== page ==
- The Washington Times - Friday, August 9, 2002

Government prosecutors are asking a federal judge to allow video footage and cockpit recordings from the September 11 terrorist attacks to be played at the trial of Zacarias Moussaoui, the only man indicted in connection with the attacks.

The footage, along with pictures of victims' families, will show that the attacks "involved torture or serious physical abuse to the victim," according to a motion submitted yesterday by prosecutors in U.S. District Court for the Eastern District of Virginia.

Moussaoui's trial is set to begin there at the end of September. The 34-year-old French-Moroccan faces six counts of conspiracy in plotting the attacks with Osama bin Laden and members of the al Qaeda terrorist network.

Prosecutors believe Moussaoui took similar actions, including enrolling in a flight school, to those taken by the 19 suicide hijackers involved in the attacks in New York, Northern Virginia and Pennsylvania.

Investigators believe Moussaoui would have been the "20th hijacker" had he not been in custody for immigration violations at the time of the attacks.

The Bush administration has said it would seek to execute Moussaoui if he is convicted of conspiracy to commit terrorism. If U.S. District Judge Leonie M. Brinkema approves the government's motion to use photos, video footage and cockpit recordings of the attacks, the evidence would be introduced during the penalty phase of Moussaoui's trial.

Prosecutors seeking the death penalty in any event are required by federal law to show the "aggravating factors" behind a crime. That requirement will be fulfilled in the Moussaoui case by the video footage, cockpit recordings and photographs, which prove that the September 11 attacks were committed "in an especially heinous, cruel, or depraved manner," the government's motion states.

Families of people killed in the attacks have provided photos of the victims to be used during the trial, "so the jury properly understands who was murdered instead of merely hearing statistics," the motion states. There were 2,823 persons killed in New York on September 11, another 189 at the Pentagon and 44 on a hijacked jetliner that crashed in Pennsylvania, according to official figures.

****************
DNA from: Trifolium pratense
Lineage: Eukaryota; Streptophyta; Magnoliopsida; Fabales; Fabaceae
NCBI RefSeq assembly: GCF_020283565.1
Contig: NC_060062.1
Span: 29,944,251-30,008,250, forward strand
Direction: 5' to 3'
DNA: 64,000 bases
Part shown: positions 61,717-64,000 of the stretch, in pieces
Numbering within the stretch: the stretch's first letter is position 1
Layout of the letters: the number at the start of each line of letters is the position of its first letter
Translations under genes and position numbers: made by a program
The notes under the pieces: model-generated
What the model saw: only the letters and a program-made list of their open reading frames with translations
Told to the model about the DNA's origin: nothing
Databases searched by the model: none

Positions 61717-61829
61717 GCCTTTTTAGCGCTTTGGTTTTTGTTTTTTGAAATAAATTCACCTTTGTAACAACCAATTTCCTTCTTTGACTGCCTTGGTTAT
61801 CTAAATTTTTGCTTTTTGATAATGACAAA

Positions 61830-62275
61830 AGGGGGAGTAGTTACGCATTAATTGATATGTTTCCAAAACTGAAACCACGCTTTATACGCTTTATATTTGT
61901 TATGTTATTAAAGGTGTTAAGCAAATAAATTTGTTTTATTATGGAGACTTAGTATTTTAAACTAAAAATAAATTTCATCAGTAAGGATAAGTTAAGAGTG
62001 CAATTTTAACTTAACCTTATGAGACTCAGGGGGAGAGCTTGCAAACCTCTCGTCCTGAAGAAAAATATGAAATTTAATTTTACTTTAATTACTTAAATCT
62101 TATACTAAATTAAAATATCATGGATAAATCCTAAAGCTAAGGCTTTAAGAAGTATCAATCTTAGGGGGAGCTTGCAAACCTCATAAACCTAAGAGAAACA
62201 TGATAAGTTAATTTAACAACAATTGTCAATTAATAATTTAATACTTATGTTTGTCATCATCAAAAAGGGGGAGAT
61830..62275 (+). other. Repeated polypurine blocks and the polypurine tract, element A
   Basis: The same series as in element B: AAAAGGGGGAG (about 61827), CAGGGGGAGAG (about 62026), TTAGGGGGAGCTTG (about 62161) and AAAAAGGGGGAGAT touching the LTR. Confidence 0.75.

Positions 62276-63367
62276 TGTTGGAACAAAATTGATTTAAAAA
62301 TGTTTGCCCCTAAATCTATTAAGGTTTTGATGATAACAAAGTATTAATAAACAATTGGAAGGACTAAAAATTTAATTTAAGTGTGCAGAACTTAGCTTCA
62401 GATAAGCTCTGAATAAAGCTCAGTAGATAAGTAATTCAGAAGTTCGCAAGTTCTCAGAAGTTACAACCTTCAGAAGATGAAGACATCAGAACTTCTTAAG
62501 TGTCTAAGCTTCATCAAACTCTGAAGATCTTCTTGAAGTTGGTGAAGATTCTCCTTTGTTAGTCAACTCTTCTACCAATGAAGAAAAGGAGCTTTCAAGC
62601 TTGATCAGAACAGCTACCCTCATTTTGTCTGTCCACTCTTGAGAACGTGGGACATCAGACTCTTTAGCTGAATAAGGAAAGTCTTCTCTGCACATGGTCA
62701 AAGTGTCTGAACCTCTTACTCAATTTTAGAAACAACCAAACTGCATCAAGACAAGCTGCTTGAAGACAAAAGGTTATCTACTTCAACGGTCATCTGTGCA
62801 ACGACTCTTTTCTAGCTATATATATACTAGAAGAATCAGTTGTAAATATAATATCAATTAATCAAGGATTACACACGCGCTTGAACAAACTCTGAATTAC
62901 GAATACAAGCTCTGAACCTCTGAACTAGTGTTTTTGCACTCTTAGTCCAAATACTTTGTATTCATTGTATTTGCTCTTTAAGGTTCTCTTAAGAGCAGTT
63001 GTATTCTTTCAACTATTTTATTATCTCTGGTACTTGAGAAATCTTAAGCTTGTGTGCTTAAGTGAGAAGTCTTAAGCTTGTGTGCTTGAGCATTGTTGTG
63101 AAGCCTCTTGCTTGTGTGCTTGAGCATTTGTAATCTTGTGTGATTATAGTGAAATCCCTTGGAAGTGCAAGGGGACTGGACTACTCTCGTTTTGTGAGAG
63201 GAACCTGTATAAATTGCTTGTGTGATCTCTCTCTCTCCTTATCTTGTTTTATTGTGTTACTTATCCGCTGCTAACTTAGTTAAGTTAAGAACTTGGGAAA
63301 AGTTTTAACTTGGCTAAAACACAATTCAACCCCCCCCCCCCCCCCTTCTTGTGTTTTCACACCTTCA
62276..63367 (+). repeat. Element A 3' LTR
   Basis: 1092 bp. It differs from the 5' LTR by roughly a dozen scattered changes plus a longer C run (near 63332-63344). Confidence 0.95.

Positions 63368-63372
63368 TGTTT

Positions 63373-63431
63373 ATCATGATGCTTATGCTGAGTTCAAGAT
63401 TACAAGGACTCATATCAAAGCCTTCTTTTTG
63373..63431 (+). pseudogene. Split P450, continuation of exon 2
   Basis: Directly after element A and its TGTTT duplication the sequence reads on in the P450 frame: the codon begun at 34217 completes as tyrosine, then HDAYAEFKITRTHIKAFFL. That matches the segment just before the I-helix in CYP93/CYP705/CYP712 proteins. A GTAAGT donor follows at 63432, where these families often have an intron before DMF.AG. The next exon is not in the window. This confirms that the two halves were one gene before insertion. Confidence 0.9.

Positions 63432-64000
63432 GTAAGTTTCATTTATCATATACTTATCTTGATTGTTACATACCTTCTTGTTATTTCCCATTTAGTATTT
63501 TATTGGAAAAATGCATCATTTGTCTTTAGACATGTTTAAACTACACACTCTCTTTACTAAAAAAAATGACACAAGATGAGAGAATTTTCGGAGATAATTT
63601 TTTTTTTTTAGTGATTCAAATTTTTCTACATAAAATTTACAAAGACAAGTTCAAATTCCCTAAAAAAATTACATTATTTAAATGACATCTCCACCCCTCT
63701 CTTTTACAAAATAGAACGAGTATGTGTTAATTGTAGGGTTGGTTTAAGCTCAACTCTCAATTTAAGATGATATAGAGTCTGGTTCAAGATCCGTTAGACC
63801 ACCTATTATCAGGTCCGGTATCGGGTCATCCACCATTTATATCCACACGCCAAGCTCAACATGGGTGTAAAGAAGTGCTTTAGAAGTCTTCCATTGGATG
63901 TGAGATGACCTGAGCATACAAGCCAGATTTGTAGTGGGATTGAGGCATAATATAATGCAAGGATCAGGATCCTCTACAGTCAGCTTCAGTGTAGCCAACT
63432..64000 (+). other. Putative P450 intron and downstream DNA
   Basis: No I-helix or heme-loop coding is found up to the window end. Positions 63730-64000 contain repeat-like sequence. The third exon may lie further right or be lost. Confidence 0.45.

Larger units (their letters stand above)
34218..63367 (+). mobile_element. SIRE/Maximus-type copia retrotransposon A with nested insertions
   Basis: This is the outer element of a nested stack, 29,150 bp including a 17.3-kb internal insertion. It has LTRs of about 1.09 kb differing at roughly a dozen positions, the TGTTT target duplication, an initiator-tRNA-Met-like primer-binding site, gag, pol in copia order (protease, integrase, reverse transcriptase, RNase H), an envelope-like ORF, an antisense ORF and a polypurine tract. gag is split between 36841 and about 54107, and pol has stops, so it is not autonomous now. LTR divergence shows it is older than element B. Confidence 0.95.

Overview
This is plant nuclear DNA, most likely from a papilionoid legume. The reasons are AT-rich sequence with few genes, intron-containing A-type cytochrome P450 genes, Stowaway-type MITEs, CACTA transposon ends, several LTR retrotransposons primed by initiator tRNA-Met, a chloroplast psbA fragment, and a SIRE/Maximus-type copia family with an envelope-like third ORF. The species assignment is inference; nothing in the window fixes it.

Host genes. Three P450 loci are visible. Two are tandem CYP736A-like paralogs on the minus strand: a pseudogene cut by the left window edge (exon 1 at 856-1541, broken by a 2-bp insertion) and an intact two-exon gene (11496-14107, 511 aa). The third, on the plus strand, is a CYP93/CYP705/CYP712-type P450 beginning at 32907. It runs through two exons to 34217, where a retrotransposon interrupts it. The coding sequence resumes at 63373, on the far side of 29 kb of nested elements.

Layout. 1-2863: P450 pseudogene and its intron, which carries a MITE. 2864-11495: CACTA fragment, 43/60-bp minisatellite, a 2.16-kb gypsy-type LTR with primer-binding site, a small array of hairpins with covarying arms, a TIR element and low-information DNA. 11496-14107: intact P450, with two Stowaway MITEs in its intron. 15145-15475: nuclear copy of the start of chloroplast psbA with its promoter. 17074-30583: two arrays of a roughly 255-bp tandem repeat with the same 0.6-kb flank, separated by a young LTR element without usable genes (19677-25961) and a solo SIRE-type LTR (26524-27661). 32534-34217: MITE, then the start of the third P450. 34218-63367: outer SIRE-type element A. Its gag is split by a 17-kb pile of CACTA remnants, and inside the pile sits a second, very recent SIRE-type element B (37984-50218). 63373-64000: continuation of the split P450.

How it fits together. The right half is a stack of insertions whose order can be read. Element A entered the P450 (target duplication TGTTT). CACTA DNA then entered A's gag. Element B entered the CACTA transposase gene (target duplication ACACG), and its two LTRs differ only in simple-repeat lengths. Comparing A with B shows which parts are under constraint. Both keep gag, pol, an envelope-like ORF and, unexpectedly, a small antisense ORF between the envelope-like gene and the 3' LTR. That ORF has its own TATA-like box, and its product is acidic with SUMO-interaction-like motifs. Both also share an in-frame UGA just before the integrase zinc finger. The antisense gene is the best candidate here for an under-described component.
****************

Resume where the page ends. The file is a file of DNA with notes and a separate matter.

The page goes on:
In addition to the photographs, prosecutors want to call New York City Port Authority Detective James Wheeler to testify on several different video perspectives of the airplane attacks on the World Trade Center. He was at the scene when the hijacked airplanes hit.

"The use of Detective Wheeler as a summary witness is particularly appropriate in this case because there is no question that the September 11 attacks happened and these victims were murdered," the motion states. "Indeed, in his most recent filings, [Moussaoui] seems to take great joy in the work of his fellow al Qaeda conspirators."

Moussaoui, who is representing himself in court, speaks fluent English and reportedly holds a master's degree from a British university. He admitted during pretrial hearings last month that he is a member of al Qaeda, but he denies having played any role in planning the September 11 attacks.

It was not clear yesterday whether he will attempt to file a response to the government's motion on using video footage, cockpit recordings and photographs during the trial.

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